For by grace you have been saved through faith, and this not of yourselves it is the gift of God, not of works, so that no one can boast. Ephesians 2:8-9

Thursday, July 31, 2014

Summer Planning Series - Week 7: Creating Your Own Unit Study

For week 7 of this Summer Planning Series, we have Amy from Eclectic Homeschooling talking to us about Creating Your Own Unit Study.

Over the years we have been homeschooling, unit studies have been the highlight.  My kids have really enjoyed them and learned well with them.  I must say that it is my favorite way to teach as well.

Creating your own unit study isn't too difficult.  It just takes a little time.   It is also an excellent choice when you have a library handy and don't have much funds for homeschooling.  I've laid out the steps I've taken to create a unit study.  When I plan a unit study, I don't add in things like math, reading, language arts, or other subjects.  I just use the format to explore topics in depth.

1.  Decide on a topic
First of all, decide on a topic.  It could be on a content-based subject like history or science, or on a topic near and dear to your child's heart.

2.  Choose a spine
A spine is basically some sort of resource that covers the topic well.  It could be a book, a series of books, a website, or even a textbook.  This book or resource doesn't have to be used by your kids.  It can just be used to organize your study or it can be used as part of your study.

3.  Make an Outline
I like to go through my spine's table of contents and type it all out as subtopics.  This is your basic organization of the topic.

4.  Fill in the Outline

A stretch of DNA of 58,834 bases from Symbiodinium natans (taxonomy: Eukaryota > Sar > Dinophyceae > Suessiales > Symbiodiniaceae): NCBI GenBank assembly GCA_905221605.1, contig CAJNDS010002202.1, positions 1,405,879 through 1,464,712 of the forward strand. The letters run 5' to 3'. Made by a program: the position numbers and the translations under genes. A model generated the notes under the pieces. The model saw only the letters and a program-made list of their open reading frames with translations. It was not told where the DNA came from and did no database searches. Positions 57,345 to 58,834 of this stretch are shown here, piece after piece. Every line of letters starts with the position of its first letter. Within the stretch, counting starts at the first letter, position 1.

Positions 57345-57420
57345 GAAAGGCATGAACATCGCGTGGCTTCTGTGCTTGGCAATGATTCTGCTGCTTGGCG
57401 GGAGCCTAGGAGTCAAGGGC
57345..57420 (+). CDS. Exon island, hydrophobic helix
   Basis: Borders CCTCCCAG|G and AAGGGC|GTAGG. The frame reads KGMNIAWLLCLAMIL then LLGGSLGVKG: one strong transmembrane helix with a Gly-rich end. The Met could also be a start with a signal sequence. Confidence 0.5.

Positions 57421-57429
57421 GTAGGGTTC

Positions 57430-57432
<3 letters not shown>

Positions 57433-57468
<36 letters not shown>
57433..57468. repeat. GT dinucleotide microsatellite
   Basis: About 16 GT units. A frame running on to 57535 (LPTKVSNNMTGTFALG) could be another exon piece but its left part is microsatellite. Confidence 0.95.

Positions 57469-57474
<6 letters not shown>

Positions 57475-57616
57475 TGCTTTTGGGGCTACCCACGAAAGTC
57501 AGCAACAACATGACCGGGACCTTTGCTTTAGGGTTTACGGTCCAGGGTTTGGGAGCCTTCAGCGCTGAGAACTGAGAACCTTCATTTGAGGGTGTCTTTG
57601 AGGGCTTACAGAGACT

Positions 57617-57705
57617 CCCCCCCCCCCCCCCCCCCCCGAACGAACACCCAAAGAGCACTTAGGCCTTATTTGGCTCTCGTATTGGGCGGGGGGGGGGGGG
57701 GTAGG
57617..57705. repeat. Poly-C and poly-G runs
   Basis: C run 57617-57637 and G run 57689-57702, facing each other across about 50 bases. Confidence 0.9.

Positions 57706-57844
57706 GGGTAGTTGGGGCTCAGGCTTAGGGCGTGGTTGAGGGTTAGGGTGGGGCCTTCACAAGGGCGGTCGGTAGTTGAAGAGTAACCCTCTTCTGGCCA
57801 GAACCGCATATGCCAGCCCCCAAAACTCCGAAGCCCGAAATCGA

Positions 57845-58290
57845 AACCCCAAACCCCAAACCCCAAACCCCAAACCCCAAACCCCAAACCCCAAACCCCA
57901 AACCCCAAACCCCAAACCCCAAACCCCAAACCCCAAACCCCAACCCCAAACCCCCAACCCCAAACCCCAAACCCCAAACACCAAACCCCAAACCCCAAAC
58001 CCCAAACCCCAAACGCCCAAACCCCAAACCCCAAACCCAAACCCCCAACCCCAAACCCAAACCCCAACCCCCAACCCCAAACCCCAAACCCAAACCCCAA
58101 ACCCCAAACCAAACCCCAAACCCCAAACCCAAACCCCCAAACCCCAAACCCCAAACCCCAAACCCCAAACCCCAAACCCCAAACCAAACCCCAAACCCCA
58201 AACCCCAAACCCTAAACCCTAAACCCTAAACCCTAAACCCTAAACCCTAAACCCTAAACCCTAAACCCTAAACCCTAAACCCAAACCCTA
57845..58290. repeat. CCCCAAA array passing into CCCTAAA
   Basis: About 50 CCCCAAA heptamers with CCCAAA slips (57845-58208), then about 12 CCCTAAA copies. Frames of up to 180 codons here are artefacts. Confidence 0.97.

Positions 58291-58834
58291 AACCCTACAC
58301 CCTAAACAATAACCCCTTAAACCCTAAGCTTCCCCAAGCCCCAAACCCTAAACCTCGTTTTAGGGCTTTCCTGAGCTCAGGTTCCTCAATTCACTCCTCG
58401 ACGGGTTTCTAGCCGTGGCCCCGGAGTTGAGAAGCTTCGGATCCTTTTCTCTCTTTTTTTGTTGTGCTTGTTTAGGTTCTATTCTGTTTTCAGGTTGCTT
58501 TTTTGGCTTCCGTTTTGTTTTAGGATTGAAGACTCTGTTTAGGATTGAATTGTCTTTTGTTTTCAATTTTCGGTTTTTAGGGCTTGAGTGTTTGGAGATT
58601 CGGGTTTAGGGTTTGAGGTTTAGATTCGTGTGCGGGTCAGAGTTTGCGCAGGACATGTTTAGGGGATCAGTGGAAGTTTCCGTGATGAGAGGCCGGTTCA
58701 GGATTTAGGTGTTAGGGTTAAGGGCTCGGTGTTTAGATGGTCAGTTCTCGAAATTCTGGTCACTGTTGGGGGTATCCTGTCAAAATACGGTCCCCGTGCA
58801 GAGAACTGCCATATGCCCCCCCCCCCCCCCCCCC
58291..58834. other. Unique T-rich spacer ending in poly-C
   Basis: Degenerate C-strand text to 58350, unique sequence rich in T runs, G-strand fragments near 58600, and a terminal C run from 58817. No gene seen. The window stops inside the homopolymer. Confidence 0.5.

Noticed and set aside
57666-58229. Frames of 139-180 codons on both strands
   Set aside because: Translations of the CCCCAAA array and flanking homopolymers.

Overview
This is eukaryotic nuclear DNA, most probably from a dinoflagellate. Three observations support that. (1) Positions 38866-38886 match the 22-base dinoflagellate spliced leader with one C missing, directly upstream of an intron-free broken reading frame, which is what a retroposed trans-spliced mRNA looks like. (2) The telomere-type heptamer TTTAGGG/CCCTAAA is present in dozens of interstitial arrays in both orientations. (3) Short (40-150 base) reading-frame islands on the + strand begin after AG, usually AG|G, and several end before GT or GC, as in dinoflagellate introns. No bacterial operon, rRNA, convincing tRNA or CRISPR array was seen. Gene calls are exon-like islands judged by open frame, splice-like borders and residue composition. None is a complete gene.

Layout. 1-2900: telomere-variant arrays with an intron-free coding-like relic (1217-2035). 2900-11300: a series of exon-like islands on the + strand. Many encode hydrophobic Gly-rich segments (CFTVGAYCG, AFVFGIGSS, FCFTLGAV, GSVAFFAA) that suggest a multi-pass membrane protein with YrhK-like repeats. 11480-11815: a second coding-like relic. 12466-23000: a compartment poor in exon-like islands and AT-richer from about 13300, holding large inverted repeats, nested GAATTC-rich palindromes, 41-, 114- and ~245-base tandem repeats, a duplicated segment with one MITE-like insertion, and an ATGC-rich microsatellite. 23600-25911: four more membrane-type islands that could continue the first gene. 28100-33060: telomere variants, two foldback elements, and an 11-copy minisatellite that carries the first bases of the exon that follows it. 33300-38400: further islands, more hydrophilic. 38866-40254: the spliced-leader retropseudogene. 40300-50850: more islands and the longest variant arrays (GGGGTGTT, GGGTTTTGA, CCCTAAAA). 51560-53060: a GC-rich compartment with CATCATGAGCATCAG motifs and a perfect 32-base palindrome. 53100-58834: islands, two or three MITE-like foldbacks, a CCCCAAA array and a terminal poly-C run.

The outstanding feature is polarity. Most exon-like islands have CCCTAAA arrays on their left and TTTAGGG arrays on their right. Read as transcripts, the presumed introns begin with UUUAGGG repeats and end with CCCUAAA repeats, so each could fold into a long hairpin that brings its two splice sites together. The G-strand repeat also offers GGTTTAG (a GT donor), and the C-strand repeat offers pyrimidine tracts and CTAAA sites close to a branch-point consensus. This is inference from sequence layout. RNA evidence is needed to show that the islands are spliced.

This is the most time-consuming part of putting together your own unit study.  Consider how your child learn best as you decide what to use to study the subtopics.  In our house I've found that it works best if we use a mixture of books, videos, and activities.  Sometimes the only book I use is the spine I had selected.  Other times, I use a variety of library books to cover each subtopic.

I find it important when choosing activities to only choose ones that I am willing to do.  If it seems like too much of a bother or a huge mess afterwards, I'll look for something else.   The best ideas for activities have come from when I am searching on Google or Pinterest.  Sometimes I use an idea that someone has already done and sometimes I change it a little.

Here are a few examples of a filled in sub-topic:

This one is from an Evidence for Christianity Study for my 5th and 7th graders.  It is organized around one book with some additional topics thrown in.  It is mostly me reading aloud/discussing and video watching

The Case for Jesus

Was Jesus Who He Said He Was?

  • Read The New Evidence That Demands a Verdict - The Case for Jesus - Jesus, A Man From History pg 32-33
  • Read The New Evidence That Demands a Verdict - The Case for Jesus -If Jesus Wasn’t God, He Deserves an Oscar pg 34-38
  • Read The New Evidence That Demands a Verdict - The Case for Jesus -Significance of Deity – Trilemma – Lord, Liar, or Lunatic pg 39-40